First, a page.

Netanyahu's Swedish theatre and the reality of the occupation / Adam Keller

For days the Israeli political establishment and mainstream media engaged in an unrestrained campaign of demonization of Sweden. Only after having already castigated Swedes as "antisemites" did mass circulation newspaper Yediot Aharonot take the elementary journalistic step of sending a reporter to check the facts. Ronny Shaked's Aug. 24 article revealed no organ harvesting horror - but showed quite clearly how such a story could emerge from the grim occupation reality.

It is an old story, going back seventeen years, the story of a young man named Bilal Ahmad Ghanem from the small West Bank village of Amatin. Ghanem was one of those which official Israel castigates as terrorists and their own people praise as freedom fighters. In the early 1990's he figured on the Israeli "wanted" list.

In May 1992 Israel was in the midst of a crucial elections campaign. Opposition leader Yitzchak Rabin was asking for the voters' mandate on a pledge to make peace with the Palestinians - a pledge he would eventually seriously try to implement and for which he would pay with his own life three and a half years later. All of that was part of a future, which Bilal Ahmad Ghanem would not live to see. On the night of May 13, 1992, Israeli hunters ambushed him outside his parents' home, and killed him on the spot with a bullet directly to the heart. This in itself excludes the possibility that Ghanem's organs were used for transplantation. It is an elementary medical fact that organs are taken from brain-dead patients whose heart is still beating.

There was not, and could not have been, a "harvesting of organs". But it is true that Ghanem's body was taken away, restored to the family only after a week, in which it evidently was subjected to an autopsy, to which the family did not consent nor was asked for consent. (In Israel itself, an autopsy is only performed with the consent of the family or by court order, but such rules do not apply in military-ruled territory). When at last the body was given back, the family was shocked to see a scar running from his neck down to his abdomen. They were not given much time to speculate, and nobody was there to answer questions. Soldiers on the spot urged them to get on with the funeral and disperse to their homes. A Swedish journalist made some photos of Ghanem's scarred body - arousing the ire of the soldiers, who promptly confiscated his camera. But he had managed to extract the film and throw it among the bushes. On the following day he returned, recovered the photos and recorded the angry and pained reactions of Ghanem's mother, who could not be expected to know or care about medical facts and the conditions where organ transplanting is or is not possible.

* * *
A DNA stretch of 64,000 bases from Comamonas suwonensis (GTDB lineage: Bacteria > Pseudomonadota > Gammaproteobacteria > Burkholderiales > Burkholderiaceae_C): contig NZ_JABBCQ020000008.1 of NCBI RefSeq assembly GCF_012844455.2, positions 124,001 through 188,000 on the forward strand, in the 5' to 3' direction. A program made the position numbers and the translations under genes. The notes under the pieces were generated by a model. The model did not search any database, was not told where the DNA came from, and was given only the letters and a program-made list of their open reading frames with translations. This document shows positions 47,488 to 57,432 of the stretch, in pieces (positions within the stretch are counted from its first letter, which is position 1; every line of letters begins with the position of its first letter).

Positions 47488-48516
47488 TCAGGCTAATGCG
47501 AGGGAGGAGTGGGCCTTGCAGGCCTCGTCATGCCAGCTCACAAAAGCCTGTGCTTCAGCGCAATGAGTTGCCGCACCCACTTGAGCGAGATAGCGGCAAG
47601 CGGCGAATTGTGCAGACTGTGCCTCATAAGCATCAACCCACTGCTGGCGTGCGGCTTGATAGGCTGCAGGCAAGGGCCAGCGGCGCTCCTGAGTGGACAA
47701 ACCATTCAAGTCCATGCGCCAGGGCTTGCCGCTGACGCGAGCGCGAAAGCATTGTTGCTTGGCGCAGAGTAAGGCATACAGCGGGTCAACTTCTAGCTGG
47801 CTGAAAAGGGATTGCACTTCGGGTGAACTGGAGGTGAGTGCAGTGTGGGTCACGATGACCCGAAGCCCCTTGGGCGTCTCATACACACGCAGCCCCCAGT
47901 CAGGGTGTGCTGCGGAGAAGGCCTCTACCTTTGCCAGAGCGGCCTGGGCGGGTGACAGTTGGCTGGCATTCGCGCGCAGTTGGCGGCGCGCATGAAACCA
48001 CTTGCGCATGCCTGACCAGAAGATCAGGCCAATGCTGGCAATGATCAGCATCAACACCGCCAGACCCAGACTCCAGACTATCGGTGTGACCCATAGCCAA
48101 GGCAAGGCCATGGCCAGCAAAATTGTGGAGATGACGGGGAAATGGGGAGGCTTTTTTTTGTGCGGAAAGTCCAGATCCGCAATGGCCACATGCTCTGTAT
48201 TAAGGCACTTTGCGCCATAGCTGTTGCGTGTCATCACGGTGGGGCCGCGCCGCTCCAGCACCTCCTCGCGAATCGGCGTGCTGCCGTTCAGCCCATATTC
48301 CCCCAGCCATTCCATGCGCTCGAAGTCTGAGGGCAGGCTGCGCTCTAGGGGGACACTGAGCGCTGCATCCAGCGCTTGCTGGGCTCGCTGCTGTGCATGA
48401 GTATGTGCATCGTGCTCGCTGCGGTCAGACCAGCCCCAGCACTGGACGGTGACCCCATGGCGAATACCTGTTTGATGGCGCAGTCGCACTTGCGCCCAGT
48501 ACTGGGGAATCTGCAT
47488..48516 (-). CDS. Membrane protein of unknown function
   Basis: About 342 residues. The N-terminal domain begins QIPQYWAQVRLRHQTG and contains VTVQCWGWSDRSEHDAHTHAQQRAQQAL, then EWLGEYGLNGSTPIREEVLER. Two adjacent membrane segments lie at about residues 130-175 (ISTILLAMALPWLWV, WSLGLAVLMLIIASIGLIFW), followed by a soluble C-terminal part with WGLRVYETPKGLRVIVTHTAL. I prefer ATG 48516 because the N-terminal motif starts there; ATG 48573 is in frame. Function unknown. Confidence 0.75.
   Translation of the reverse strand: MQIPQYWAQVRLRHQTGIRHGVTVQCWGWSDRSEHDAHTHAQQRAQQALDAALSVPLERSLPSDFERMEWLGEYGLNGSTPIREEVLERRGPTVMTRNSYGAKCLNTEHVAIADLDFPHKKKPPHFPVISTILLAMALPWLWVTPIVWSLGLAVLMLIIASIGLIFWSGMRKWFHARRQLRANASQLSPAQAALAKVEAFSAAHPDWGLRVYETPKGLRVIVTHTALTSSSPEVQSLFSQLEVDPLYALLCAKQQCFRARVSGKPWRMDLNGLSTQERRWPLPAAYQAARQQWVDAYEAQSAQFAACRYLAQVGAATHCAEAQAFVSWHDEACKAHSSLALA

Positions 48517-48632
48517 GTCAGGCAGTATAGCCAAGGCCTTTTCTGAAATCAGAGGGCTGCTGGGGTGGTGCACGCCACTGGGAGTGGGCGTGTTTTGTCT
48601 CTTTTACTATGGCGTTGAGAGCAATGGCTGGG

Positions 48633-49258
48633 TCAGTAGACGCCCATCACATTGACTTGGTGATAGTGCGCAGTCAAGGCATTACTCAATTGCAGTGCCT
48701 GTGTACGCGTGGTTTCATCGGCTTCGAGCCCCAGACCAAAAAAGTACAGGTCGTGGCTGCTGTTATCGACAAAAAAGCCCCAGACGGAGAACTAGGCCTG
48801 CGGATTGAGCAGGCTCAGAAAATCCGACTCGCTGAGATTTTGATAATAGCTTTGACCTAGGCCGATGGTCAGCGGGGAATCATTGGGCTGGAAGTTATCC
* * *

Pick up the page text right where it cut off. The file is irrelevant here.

The photos and report were published in 1992 Sweden, without getting much attention. They were included as one of many items in an 2001 book on the situation in the Occupied Territories, to whose publication the Government of Sweden apparently contributed though it was unlikely to have closely and minutely supervised its contents. Again, not many people noticed or paid attention. And now it has surfaced again and became - seventeen years after the fact - the center of a raging storm.